Three phases were assigned for the items to be newly addressed over the next three years: "research/investigation," "planning," and "execution." The number of items in the "execution" phase was set as a target for the Environmental Action Plan, and the sites are energetically promoting activities aimed at preserving and restoring biodiversity.
In FY2017, the entire Group undertook 15 new items in the execution phase, bringing the total number of activities conducted in FY2017 to 320.

Ecosystem Conservation Activity Menu
Classification 1 Classification 2
(Life Cycle)
Main Content Number of Activities
Places of Business Manufacture Limiting the use of non-recyclable resources 4
Transport Using eco-friendly materials for packaging and transport 7
Retrieval/Disposal/Recycling Practicing the 3R (reduce, reuse, recycle) and effectively utilizing recycled resources (plastics, metals, etc.) 2
Product Planning/Development/Design Applying concepts like biomimicry (the imitation of systems and mechanisms found in ecosystems) in product design 3
Site Management Creating green areas and water surfaces that contribute to ecosystems 17
Water Use Utilizing rainwater 1
Value Chain Investments/Acquisitions Assessing impacts on biodiversity and the degree of considerations given when determining whether to invest in/acquire businesses, and implementing measures to minimize such impacts 1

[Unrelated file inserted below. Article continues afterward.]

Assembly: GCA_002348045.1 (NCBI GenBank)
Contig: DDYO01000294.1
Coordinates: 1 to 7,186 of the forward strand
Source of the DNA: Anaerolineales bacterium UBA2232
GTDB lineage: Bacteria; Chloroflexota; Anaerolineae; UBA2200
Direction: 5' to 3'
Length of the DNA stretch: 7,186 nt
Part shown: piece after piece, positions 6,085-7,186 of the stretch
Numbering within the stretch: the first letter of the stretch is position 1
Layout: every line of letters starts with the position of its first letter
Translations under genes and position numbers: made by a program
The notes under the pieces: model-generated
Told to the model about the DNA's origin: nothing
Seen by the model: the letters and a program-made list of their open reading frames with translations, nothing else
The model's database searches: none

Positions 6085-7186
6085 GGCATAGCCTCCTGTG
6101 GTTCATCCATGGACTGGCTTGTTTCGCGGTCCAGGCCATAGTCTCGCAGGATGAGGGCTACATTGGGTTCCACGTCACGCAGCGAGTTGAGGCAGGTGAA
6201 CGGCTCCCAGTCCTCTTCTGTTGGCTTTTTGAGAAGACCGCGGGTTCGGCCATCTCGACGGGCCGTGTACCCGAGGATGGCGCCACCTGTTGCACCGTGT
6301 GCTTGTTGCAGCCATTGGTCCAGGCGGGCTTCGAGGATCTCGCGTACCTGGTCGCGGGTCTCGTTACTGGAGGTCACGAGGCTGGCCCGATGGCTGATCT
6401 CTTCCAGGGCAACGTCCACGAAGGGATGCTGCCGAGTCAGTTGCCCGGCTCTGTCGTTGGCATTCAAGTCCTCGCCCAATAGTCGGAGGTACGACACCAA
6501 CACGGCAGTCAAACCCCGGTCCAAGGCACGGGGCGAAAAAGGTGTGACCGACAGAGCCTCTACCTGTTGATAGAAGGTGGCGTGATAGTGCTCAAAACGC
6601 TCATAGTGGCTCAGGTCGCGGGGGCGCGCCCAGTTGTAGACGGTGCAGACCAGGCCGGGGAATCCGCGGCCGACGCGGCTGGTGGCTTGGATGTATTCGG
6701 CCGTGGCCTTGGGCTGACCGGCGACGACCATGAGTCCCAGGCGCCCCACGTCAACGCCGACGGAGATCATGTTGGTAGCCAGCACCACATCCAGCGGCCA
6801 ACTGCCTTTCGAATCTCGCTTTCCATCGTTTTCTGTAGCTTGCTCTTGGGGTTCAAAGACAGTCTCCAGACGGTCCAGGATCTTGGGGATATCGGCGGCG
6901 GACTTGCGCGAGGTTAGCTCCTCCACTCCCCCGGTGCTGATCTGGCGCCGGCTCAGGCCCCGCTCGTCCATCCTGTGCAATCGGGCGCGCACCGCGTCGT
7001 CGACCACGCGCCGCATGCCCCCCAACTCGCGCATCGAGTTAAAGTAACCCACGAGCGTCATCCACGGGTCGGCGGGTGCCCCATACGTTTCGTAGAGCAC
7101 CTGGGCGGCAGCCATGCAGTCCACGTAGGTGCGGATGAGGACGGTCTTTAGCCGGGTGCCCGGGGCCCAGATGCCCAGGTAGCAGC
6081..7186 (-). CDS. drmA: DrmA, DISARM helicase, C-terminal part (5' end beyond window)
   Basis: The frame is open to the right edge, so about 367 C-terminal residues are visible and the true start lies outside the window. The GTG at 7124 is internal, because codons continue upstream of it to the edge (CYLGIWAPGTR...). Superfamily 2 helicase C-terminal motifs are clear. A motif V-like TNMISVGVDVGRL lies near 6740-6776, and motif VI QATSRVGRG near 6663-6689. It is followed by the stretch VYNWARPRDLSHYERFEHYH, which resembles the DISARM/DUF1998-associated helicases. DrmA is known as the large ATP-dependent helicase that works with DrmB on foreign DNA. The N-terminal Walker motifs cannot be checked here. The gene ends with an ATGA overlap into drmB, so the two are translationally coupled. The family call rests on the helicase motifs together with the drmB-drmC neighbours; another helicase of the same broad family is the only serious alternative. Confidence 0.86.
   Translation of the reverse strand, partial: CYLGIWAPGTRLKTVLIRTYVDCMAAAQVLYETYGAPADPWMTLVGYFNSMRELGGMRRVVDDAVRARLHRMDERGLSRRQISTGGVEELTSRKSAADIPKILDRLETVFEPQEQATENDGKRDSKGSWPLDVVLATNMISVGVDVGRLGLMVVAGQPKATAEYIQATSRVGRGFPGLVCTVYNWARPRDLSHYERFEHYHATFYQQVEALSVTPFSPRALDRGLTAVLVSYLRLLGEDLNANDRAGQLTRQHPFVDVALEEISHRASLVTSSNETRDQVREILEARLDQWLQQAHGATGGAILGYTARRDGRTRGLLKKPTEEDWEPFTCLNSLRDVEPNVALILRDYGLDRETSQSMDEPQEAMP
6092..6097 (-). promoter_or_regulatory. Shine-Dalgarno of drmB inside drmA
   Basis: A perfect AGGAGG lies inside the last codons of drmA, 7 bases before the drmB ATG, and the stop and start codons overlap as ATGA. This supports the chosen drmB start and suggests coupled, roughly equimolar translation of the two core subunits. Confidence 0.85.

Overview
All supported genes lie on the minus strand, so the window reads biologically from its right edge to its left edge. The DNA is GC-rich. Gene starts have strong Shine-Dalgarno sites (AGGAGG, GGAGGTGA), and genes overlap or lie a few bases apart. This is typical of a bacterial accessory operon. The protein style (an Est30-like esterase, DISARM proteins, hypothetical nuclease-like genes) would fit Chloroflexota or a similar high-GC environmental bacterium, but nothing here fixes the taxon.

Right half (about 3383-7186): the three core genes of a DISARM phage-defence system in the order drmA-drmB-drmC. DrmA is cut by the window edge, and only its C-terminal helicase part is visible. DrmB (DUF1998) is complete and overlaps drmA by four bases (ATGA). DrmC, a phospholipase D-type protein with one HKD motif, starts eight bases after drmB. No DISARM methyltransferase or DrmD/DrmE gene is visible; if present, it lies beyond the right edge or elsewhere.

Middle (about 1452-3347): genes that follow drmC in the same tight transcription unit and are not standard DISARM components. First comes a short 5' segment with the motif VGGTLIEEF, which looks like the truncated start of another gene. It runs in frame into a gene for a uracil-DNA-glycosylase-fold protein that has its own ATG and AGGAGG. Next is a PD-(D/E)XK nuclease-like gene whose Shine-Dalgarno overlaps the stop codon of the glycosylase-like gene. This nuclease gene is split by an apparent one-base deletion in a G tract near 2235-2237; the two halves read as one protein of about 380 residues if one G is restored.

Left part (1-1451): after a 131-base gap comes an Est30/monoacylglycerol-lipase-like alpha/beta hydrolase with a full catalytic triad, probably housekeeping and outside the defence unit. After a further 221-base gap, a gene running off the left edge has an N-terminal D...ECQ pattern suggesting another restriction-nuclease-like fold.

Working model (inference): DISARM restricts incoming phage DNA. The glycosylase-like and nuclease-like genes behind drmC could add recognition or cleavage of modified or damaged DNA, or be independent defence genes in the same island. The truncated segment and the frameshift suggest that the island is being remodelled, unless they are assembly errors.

New Entries/Expansion Incorporating biodiversity considerations into standards for determining whether to invest in/carry out a project 1
Business Development Developing products, services, businesses etc. that result in cleaner water, air, and soil, or repair/improve ecosystems 1
Procurement Promoting eco-friendly activities among suppliers 17
Transport Taking measures to prevent invasive species from being spread through transport 2
Sales Obtaining feedback and evaluations from third parties (experts, NGOs, etc.) regarding the eco-friendliness of offered products 9
Retrieval/Disposal/Recycling Implementing disposal/retrieval methods that do not hurt ecosystems 7
Value Chain Overall Promoting the introduction of renewable energy (excluding hydroelectric power generation that will have impacts on ecosystem conservation) 1
Community Communication Raising employees' awareness and expanding their knowledge (outside activities) 3
Social Contributions Protecting rare species outside our business sites, in partnership with stakeholders 12
Water Use Conscious of Watershed Ecosystems Intake Managing intake volumes and groundwater levels 14
Drainage Establishing and monitoring ecosystem management indicators that include watersheds 14
Total 116